The Game Theory of Light Rail Platforms

In the tri-county area of TriMet’s service district, the proven reliability of buses is being slowly replaced by light rail, one capital project at a time. How this transformation might change passenger fare compliance is something TriMet needs to carefully consider.

Light rail is not cheap, but the riders’ costs are subsidized. The price of these fares has been intentionally set low, but the systems’ capacity is not designed to be free to the public. As more of this mode of mass transit gets built, enforcing riders’ payment could become more important to economize use during congested times, let alone help finance the service.

On MAX, payment works on the “honor system.” One question worth asking is: why use an honor system at all? The answer is twofold. First, an honor system seeks to avoid the higher fixed costs of a barrier system and the long-term depreciation costs that follow.

Second, it seeks to reduce the friction to riders having to follow a rat race before boarding their train. A barrier system is capital intensive while an honor system is labor intensive, because it requires the use of fare inspectors.

There is an element of game theory behind designing the right system. An optimal strategy of inspection frequency in an honor system is itself a subgame of the decision of whether or not to choose barrier infrastructure in the first place.

The cost of implementing an inspection regime should be factored into a roll-back analysis of which system to build. If an honor system is chosen, its payout is contingent on the optimum frequency of inspection somewhere in between a 100% inspection rate and a 0% inspection rate, such that the after-inspection amount of net passenger revenue is maximized by this balanced level of expenditures on inspector wages.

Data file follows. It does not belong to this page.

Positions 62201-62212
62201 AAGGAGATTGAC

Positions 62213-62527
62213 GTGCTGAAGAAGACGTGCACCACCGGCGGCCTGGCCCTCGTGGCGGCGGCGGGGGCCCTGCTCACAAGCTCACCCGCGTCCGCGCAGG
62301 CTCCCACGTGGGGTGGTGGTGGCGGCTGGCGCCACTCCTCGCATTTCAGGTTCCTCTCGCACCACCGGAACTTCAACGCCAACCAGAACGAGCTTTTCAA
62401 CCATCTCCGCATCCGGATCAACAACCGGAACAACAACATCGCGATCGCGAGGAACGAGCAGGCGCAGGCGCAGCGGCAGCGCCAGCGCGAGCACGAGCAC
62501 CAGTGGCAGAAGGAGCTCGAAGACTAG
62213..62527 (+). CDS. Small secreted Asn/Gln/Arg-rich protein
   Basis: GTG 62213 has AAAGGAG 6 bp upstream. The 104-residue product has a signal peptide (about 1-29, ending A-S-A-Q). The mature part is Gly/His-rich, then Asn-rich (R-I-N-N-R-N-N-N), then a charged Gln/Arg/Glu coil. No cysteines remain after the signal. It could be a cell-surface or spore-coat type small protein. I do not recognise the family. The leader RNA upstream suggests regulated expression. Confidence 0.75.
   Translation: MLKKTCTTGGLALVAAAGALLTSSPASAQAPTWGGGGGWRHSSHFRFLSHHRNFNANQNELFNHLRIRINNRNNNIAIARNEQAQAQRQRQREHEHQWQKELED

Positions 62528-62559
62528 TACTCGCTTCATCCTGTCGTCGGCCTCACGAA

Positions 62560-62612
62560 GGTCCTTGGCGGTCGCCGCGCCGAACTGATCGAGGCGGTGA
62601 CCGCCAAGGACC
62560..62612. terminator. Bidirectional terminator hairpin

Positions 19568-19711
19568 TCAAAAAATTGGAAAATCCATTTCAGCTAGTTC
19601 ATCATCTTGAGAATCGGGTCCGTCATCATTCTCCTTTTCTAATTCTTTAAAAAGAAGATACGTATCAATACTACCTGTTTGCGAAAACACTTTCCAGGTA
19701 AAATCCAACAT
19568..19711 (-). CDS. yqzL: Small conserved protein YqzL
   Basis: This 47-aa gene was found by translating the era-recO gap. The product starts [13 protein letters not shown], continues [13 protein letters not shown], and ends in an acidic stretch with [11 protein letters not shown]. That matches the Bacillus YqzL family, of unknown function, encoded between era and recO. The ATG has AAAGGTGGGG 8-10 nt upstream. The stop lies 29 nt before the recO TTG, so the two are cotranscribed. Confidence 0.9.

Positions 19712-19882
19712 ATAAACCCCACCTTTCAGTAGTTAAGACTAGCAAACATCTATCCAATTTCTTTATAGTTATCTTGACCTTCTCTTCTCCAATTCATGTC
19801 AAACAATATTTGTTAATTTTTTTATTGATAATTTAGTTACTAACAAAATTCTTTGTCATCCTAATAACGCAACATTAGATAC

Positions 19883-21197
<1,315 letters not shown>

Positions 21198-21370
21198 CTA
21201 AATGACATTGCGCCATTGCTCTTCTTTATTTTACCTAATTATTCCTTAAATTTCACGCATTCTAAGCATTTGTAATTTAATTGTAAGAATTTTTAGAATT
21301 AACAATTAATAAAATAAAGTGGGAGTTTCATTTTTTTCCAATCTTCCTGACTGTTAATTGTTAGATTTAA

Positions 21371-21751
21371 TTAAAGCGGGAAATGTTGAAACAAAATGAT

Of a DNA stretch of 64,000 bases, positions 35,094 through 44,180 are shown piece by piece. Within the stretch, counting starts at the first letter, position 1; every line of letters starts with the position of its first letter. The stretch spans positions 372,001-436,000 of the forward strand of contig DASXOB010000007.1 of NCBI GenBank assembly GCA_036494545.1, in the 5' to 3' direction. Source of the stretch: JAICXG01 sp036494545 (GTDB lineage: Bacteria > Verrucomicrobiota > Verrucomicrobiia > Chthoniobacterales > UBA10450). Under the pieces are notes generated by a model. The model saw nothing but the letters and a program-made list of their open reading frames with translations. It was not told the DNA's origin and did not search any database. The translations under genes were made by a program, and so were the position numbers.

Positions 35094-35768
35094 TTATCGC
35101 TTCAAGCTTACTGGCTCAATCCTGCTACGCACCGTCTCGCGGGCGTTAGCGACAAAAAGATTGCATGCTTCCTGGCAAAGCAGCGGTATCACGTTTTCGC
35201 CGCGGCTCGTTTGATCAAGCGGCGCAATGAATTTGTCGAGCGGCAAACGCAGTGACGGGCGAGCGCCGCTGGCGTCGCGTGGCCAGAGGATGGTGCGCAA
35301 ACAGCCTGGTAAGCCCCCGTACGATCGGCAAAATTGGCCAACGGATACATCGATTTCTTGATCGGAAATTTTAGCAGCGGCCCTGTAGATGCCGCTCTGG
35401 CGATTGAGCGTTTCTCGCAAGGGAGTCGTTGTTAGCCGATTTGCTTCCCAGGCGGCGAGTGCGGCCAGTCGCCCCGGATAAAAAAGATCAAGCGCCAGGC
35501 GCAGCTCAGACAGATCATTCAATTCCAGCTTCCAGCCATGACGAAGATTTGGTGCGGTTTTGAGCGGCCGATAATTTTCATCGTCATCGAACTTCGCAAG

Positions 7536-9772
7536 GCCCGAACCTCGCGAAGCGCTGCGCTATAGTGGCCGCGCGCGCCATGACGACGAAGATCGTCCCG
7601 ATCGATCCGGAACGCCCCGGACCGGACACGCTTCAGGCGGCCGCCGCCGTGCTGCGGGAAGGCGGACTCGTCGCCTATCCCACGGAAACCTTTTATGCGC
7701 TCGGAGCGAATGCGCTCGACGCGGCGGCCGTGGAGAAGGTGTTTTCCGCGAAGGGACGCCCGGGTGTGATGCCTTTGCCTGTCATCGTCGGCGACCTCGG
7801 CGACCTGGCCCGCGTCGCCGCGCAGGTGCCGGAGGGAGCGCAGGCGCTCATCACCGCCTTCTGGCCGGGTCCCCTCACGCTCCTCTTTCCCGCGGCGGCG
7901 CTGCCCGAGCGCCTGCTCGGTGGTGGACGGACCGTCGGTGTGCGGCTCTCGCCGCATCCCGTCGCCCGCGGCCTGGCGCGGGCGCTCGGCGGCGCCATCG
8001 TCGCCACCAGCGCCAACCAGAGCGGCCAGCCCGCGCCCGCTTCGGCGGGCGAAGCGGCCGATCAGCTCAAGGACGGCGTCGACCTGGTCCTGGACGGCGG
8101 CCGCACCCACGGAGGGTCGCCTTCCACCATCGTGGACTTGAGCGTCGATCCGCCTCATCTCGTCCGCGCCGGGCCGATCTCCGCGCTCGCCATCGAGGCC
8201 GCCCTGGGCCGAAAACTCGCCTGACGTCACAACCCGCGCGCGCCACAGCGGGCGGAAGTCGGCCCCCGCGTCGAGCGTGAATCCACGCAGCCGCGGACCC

Besides the relative cost of labor and capital, the two factors that matter the most in this decision tree are capacity and social trust. The larger the capacity of the transportation mode the more advantageous barrier systems are as the cost of capital is amortized over higher units of output. Thus barrier systems make more sense for heavy rail than light rail.

Also, honor systems cost less in cultures with high social trust. Thus MAX’s current design makes more sense in cultures with a higher degree of aversion to cheating. Is the Portland area that kind of culture? It might be, but what kind of data exists to empirically confirm that?

When regional planners began investing in this light rail system, to what degree did they take any of these factors into consideration? We see hints of future planning to build more light rail, but is there any serious strategic planning going into these major capital expenditures?

Eric Shierman lives in Salem and is the author of A Brief History of Political Cultural Change.